By Steven Krolak
(NEW ALBANY, Ind.)–A new study on the impact of roads and trails on the ecology of urban forests has appeared in the journal, Urban Ecosystems.
Joining lead author Dr. Alaaeldin Soultan of the Swedish University of Agricultural Sciences are Dr. Omar Attum and his student, Wade Lahue, both of IU Southeast.
The study focuses on the relationship between landscape features–such as hiking trails and roads–and domestic species like dogs and cats on the occupancy of native mammals in urban forests.
The researchers used camera traps to document nocturnal animal activity in eight urban and suburban parks in the greater Louisville area, including Cherokee Park, Jefferson Memorial Forest, the Parklands of Floyd Forks, Waverly Park and Black Acre State Nature Preserve.
“Our analysis showed that the occupancy of the native mammals, deer, opossum, coyote, and raccoon, increased the further a site was away from a road, a hiking trail, and a forest edge, while non-native mammal (cat and dog) occupancy increased the closer a site was to a road, hiking trail, or a forest edge,” the authors wrote.
The design and use of these areas impact the distribution of wild species ranging from coyotes, deer and raccoons, in different ways, depending on their needs.
“Park management should consider the impact of roads, hiking trails, and
forest edge when designing parks and the enforcement of dog leash regulations for the conservation of large mammals in urban parks,” the authors conclude.
For Attum and Lahue, the value of the publication goes beyond the details or method, discussion and conclusion. It lies in the experience of faculty-student collaboration that drives research not only at IU Southeast, but in the academic world more generally.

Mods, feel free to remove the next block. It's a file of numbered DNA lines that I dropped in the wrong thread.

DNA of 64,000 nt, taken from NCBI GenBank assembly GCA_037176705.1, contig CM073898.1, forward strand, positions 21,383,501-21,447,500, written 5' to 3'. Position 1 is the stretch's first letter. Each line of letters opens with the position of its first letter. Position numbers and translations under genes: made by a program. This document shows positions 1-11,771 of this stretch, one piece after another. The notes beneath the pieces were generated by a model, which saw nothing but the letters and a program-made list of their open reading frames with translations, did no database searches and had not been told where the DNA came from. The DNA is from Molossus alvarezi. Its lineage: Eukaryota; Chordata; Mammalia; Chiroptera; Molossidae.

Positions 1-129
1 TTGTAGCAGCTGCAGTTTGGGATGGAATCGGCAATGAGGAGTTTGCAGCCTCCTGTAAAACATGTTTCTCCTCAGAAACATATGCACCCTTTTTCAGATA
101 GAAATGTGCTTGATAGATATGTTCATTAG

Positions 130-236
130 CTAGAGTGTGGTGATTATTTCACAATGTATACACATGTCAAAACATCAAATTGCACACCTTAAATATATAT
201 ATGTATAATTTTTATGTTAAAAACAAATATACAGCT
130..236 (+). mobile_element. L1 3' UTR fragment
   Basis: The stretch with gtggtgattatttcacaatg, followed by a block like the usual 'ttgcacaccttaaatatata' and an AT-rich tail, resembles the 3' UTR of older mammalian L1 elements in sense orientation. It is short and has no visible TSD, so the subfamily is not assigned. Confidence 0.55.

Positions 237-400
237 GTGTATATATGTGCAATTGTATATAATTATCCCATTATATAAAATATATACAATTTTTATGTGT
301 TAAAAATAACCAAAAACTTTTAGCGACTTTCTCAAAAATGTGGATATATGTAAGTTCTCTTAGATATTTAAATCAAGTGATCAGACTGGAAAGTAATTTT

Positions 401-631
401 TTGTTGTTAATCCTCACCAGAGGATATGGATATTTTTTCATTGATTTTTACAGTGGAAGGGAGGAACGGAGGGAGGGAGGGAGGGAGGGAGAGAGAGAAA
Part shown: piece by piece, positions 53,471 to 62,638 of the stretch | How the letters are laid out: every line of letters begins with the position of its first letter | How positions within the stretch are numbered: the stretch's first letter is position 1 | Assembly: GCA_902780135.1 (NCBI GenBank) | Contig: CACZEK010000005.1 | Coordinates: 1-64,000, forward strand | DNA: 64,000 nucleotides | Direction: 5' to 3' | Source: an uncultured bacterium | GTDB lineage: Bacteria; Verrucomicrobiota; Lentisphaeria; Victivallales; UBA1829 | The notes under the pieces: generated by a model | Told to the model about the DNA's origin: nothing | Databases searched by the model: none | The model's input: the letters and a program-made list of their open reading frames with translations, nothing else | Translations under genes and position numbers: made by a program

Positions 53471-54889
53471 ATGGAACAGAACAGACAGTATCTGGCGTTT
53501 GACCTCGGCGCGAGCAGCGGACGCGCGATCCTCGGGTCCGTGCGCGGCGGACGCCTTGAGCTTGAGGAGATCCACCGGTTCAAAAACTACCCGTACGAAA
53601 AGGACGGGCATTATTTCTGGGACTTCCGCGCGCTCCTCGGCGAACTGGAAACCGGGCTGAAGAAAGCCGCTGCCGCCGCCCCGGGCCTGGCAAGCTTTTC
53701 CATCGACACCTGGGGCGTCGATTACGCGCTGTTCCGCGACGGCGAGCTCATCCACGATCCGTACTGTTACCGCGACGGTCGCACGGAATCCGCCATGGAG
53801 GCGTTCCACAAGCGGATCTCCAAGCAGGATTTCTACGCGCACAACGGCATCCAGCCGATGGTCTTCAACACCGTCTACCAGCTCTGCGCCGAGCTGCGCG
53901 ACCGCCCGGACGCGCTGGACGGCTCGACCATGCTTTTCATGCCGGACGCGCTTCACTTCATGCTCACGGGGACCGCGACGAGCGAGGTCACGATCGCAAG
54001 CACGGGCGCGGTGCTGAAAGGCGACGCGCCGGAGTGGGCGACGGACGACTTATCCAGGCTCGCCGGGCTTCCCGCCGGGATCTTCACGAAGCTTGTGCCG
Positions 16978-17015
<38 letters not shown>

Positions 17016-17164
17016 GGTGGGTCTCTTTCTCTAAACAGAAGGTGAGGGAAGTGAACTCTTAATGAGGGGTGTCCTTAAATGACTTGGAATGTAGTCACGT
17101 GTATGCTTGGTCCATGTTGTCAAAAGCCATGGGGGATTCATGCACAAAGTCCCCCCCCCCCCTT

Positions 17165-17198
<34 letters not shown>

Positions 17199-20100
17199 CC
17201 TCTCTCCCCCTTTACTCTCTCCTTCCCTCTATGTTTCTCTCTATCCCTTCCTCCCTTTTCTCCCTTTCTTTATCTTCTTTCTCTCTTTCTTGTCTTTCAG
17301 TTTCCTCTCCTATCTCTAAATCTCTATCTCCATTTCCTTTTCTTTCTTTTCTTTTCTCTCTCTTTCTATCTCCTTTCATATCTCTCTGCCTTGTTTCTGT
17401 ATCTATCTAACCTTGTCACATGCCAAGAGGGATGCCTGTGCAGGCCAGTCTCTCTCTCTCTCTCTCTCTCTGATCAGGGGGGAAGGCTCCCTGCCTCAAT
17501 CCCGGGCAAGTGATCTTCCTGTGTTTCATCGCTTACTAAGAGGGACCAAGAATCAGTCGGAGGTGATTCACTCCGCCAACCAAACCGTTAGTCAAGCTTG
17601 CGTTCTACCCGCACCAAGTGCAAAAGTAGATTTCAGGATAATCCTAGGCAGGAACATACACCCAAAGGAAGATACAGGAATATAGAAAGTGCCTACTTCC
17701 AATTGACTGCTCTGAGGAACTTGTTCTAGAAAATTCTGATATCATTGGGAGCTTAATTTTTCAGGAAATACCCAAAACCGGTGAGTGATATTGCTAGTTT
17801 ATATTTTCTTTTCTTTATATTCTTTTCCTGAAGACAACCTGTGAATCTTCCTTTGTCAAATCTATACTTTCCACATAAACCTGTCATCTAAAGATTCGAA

The idea for this project goes back to a lab conducted by Attum in his Applied Conservation Biology class, which explored edge habitat, urban forests, habitat fragmentation and other related topics. The students examined the effects of free-roaming pets and edge habitat in Blackacre State Nature Preserve, using camera traps to study their subjects.
“The students were able to spend time in the field, analyze camera trap data and articulate the results as part of the lab work,” Attum said. “The results, although preliminary, were interesting, as we did see some trends that I thought were publishable if we had a larger sample size.”
Enter Lahue and fellow student Adam Hauss, who helped to increase sampling to different parks as part of a faculty-student working group.
In all, the team recorded 248 camera trap events resulting in 418 animal photographs.
Lahue conducted almost all of the field work and all of the data entry after the lab was completed as part of the class. He wrote the methods section of the story, and increased his knowledge of data analysis. His knowledge of the outdoors helped to identify those study spots, chosen from maps, that were in fact hard to reach, especially in the Jefferson Memorial Forest. He read through all of Attum’s manuscript drafts and filled in some missing information, according to Attum.
Lahue and other students like him are the reason that Attum always keeps a few ideas for research “on the back burner,” to serve as potential chances for student-faculty collaboration.
“Students are hungry for professional development,” Attum said. “The long-term research process like this, which continues even after they graduate, is a really great learning opportunity because they experience the whole process of science.”
Homepage photo: A deer is caught in a camera trap at night.